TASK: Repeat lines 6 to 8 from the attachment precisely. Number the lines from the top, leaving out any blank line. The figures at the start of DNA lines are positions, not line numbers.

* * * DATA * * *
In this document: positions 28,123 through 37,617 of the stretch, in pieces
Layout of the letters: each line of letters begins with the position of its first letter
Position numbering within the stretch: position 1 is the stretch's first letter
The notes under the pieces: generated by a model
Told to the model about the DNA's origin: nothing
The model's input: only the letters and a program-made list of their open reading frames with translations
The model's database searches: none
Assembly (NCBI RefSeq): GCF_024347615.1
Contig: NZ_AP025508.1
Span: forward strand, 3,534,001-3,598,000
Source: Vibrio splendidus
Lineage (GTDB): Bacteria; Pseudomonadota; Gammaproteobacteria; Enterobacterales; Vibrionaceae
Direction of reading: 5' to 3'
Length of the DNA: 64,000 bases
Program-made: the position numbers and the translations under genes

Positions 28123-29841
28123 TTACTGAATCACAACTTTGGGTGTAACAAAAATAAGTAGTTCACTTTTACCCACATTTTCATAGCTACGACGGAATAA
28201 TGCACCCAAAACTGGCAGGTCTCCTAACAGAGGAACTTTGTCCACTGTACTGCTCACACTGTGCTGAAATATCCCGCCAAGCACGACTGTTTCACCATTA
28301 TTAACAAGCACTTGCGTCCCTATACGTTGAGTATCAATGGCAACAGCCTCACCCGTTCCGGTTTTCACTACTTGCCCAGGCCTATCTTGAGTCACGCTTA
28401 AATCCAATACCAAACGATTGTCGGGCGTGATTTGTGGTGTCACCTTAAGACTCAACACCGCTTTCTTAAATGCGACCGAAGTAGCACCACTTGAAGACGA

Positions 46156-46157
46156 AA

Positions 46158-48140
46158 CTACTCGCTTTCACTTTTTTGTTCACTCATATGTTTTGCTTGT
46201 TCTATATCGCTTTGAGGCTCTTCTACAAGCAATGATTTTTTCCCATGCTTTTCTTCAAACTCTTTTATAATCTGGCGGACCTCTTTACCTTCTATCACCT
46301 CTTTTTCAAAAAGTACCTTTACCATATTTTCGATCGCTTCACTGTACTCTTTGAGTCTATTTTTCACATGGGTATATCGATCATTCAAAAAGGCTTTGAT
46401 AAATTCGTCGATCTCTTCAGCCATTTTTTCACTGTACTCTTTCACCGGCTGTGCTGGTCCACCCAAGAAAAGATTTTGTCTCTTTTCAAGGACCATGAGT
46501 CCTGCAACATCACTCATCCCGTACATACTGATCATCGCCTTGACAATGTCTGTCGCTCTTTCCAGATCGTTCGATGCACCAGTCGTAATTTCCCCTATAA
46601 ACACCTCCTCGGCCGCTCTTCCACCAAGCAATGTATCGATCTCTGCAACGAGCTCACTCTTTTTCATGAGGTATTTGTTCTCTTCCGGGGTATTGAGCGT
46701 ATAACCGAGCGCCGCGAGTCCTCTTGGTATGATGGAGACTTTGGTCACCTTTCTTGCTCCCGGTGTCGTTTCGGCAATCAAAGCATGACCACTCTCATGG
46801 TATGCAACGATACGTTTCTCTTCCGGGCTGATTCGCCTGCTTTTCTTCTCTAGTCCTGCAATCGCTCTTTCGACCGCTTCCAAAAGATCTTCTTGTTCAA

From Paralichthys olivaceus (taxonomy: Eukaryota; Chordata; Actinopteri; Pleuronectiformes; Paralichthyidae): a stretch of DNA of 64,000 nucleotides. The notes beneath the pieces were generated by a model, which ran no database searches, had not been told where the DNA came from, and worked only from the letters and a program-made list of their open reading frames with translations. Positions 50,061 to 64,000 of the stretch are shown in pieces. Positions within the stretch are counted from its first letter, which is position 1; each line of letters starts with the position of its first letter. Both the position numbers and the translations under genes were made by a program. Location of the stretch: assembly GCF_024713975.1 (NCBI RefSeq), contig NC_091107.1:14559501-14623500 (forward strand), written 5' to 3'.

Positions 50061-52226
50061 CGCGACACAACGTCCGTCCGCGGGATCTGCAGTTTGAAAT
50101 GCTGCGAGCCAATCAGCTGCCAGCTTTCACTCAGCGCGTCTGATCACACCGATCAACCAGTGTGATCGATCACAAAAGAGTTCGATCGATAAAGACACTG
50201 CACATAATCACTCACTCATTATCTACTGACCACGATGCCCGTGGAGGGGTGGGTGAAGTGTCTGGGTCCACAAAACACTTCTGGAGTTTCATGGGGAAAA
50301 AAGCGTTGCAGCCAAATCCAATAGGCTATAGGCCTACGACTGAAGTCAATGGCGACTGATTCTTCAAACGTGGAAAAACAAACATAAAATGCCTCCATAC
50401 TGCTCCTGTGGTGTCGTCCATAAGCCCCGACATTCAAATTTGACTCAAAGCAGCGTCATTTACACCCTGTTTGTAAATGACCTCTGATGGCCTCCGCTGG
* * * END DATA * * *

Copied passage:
The model's input: only the letters and a program-made list of their open reading frames with translations
The model's database searches: none
Assembly (NCBI RefSeq): GCF_024347615.1